Loading articles...

Science World possibly facing temporary closure as revenues fall amid pandemic

Last Updated Sep 17, 2020 at 2:36 pm PDT

(Photo credit: Dustin Godfrey for NEWS 1130)

Without a big boost in attendance or government funding Science World could be forced to close temporarily

The non-profit is struggling under COVID-19 and has taken a huge hit financially

VANCOUVER (NEWS 1130) — A temporary shut down and additional layoffs could be coming for Science World as it’s seeking government help to offset low attendance and millions in lost revenue under COVID-19.

Teresa Virani is the Vice President of Marketing and Visitor Experience, and she explains since reopening amid the pandemic, Science World has taken a huge hit financially.

“Our revenues are down by 8.2 million. So that’s what we would normally sort of make in that time period. So it’s 85 per cent of our revenue that we’ve lost through the pandemic,” she says.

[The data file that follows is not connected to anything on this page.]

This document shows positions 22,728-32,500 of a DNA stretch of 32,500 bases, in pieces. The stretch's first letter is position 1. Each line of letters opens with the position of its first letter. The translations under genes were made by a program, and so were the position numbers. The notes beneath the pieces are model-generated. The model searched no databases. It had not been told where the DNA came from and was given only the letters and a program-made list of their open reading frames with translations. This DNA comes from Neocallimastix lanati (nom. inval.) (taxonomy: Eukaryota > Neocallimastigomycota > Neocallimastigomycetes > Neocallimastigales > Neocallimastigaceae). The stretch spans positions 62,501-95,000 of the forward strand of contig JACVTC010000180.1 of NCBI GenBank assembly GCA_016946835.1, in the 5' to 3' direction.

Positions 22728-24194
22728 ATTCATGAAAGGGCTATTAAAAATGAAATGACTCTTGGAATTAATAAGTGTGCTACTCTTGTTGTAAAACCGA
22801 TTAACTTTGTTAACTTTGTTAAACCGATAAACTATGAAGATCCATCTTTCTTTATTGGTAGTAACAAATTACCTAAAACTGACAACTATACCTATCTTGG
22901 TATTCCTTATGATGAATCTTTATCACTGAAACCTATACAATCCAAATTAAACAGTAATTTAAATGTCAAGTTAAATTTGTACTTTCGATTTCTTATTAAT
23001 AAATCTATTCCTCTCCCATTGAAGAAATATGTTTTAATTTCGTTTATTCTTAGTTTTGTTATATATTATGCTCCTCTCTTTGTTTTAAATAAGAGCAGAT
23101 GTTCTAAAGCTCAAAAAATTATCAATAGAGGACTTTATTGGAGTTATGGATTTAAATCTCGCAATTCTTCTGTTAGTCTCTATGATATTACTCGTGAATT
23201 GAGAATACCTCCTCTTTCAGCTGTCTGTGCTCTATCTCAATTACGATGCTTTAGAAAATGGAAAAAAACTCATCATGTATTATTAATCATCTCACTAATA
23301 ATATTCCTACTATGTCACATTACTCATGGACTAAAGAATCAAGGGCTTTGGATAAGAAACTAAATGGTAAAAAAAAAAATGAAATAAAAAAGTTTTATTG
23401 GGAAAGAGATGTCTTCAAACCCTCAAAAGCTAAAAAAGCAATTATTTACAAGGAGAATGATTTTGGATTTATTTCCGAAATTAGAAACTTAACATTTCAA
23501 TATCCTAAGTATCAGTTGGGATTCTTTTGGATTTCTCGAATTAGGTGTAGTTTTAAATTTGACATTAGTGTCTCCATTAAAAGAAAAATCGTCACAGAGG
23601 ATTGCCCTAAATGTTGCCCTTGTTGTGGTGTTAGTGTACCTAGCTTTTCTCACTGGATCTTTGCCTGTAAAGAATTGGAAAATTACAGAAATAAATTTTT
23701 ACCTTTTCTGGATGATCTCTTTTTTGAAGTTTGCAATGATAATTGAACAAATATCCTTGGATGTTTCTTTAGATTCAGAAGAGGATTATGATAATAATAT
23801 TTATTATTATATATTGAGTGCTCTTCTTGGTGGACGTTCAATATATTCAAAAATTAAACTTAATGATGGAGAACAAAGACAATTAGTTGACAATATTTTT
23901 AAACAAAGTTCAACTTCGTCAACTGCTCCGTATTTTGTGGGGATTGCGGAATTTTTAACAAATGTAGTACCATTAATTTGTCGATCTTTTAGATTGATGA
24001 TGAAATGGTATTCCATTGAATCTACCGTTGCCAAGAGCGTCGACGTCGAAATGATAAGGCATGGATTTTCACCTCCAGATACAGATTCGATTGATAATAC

Virani adds, they’re only seeing about 12 per cent of their usual attendance.

“So, averaging about 380 visitors a day in August, which is just not sustainable for us, long term.”

There’s no immediate plan for a temporary shut down — she says they’re weighing the options and hoping for government support. They are also asking for donations.

“We’re doing a lot of outreach right now so we can’t do physical outreach but we’re supporting teachers and students through virtually with all of our programs … we’re all about increasing steam literacy across British Columbia, so we’re at the moment is finding that from our own operations and also from donors but that’s something that we hope that the government might be able to help support us with as well.”

RELATED: Science World celebrates 31 years virtually despite pandemic struggles

Science World isn’t the only beloved attraction suffering.

The Vancouver Art Gallery has lost 75 per cent of its revenue compared to last year.

CEO Anthony Kiendl says a lot of their usual traffic comes from tourists — so COVID-19 has had a big impact.

But for now, things aren’t bad enough to threaten a temporary closure.

He says most programming at the gallery isn’t hands-on — and it costs less to keep clean because visitors don’t really need to touch anything.

– With files from Hana Mae Nassar